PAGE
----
With this being said, let it be known that I had fits of “he’s just like me frfr !!” when I was reading this novel. Though I did find him relatable in some respects, there was a time period in my life where I would have experienced a more intense kinship with this MC. Without getting into the details, I use to browse r/AntiNatalism religously. I do not think it would be a stretch to call the me of that time period depressed.

There’s not much that can be said to a person in such a state. Judging off my own limited experience, the individual in question is well aware of their issues. If they are anything like Yozo, I would say that they are far too aware of their own state of being. They are hyper-conscious. The last thing that such a person needs is for another to look down on them.

To the individual in possession of insurmountable guilt, there is nothing to gain in being chastised or condemned by peers. To the cursed one who has been disqualified of being human, there is seemingly nothing that can help them — especially if it is anything which resembles that of criticism. A person held captive by the weight of their mistakes can be damned, as though they were “dwelled up to now as in a burning hell.” Expecting anything else is like expecting a crippled man to get up and walk while proceeding to kick him on the ground yelling, “WALK.” That’s not how things work. Not how life works, rather.

“I thought, “I want to die. I want to die more than ever before. There’s no chance now of a recovery. No matter what sort of thing I do, no matter what I do, it’s sure to be a failure, just a final coating applied to my shame. That dream of going on bicycles to see a waterfall framed in summer leaves—it was not for the likes of me. All that can happen now is that one foul, humiliating sin will be piled on another, and my sufferings will become only the more acute. I want to die. I must die. Living itself is the source of sin.”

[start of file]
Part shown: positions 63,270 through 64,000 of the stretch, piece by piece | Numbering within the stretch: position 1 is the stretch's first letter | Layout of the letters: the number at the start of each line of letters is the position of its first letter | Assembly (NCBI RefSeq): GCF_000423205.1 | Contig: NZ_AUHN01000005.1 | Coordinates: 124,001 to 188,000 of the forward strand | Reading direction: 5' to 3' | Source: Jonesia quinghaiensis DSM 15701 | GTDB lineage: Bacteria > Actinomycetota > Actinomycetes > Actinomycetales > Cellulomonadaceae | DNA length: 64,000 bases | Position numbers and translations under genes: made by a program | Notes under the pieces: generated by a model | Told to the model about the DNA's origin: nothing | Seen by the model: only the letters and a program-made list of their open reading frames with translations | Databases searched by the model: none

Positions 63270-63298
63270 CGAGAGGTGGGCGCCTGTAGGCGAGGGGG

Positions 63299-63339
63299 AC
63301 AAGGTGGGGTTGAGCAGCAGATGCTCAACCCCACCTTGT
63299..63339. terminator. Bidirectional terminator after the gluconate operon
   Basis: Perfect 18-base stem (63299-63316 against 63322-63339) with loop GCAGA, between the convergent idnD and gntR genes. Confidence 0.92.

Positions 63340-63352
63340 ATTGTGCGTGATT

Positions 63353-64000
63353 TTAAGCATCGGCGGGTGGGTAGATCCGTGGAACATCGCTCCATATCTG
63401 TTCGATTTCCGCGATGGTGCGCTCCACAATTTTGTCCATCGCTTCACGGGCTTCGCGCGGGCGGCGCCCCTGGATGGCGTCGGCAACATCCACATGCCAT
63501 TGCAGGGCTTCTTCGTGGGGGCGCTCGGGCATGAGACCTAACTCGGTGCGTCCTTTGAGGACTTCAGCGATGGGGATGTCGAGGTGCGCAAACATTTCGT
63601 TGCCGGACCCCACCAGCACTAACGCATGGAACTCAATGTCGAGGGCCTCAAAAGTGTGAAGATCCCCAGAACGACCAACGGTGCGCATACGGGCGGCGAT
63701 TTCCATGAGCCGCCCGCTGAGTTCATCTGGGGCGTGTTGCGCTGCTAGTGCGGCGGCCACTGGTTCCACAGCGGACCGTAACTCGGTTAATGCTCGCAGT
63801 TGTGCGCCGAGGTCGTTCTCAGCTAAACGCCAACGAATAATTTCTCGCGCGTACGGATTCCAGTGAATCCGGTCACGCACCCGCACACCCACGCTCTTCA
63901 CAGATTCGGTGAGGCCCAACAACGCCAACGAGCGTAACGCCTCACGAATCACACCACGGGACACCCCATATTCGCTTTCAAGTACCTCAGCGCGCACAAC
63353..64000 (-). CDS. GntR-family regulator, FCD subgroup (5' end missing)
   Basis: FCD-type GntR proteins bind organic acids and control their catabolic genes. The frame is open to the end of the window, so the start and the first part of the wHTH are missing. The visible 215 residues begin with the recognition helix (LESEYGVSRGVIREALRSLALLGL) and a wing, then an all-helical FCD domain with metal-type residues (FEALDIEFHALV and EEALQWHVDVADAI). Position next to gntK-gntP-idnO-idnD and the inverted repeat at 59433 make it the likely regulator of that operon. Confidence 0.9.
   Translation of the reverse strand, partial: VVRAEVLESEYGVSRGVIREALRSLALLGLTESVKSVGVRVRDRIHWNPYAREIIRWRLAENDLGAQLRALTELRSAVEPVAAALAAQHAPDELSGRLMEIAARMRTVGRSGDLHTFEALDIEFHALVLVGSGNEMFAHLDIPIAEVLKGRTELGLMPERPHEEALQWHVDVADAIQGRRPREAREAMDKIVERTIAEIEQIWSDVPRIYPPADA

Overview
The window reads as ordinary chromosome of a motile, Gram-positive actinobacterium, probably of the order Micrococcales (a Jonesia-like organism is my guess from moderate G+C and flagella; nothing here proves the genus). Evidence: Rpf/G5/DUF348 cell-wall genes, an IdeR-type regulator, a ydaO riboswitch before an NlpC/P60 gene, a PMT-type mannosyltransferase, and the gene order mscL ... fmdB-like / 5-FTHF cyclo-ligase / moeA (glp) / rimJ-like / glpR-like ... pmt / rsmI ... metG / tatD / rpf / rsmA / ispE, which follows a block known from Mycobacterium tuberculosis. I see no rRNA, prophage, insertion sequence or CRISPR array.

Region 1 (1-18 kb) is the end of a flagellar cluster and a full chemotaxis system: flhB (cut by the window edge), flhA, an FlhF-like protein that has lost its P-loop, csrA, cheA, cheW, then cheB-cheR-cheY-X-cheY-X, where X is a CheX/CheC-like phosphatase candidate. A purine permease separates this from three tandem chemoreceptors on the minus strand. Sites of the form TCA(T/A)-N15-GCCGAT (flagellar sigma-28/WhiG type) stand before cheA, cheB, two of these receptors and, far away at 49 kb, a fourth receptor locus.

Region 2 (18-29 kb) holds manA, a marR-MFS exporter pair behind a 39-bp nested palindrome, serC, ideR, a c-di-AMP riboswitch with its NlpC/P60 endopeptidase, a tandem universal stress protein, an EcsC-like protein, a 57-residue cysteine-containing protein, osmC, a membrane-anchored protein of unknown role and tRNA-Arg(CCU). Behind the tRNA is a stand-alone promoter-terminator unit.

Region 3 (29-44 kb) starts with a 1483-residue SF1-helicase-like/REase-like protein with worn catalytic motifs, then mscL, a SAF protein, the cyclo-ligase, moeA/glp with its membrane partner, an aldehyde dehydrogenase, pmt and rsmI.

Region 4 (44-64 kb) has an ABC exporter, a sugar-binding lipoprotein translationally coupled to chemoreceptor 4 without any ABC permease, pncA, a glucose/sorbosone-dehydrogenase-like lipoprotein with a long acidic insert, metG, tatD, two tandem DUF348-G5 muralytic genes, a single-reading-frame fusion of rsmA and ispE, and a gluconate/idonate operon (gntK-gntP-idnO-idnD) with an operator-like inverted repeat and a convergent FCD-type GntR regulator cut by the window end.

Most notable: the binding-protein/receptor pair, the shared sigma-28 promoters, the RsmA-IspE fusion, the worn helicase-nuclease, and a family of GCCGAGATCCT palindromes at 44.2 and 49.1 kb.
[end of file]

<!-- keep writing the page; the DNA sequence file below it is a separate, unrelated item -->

Our mistakes eat at us. Though I cannot even begin to fathom the depth of Yozo’s despair, I know what my own pit looks and feels like. It can be so easy to be swallowed up. The desire to escape, to run from past mistakes is ever-present. Actually, it is more suitable to refer to this aforementioned desire as an impulse — in the strictest sense. It is something that just…takes over. The impulse to hide from these humiliating sins manifests in a number of different ways. It’s just how it is.

At the end of the day, there is no “right way” to getting out of this state of being. Being completely overwhelmed by both the weight of our own mistakes and the grim reality of the world is nothing to be ashamed of. I daresay that it is a normal feeling. Though this is the case, it becomes an issue when it becomes destabilizing. Uncontrollable sadness. Melancholia, even.

I do not have a solution to the problem that is this life. Yes, it is true that this world is brutal. Yes, it is true that our mistakes are overwhelming. Yes, it is all true. All of this is true, and more. Despite these truths, I feel confident in stating that each and every one of us is capable of overcoming feats such as these. I am of the opinion that no sin is beyond forgiveness; each and every person is far more capable of what they believe they are.

I did not mean to go off on a tangent like this. My intention was to just sit down and write whatever thoughts came to my mind. That’s usually how it goes. Given the circumstances of my day today, that is how this post ended up becoming what it did. My apologies to anyone that had to bear reading this.

That’s all I have got for tonight. Hopefully everyone is doing swell.

Take care,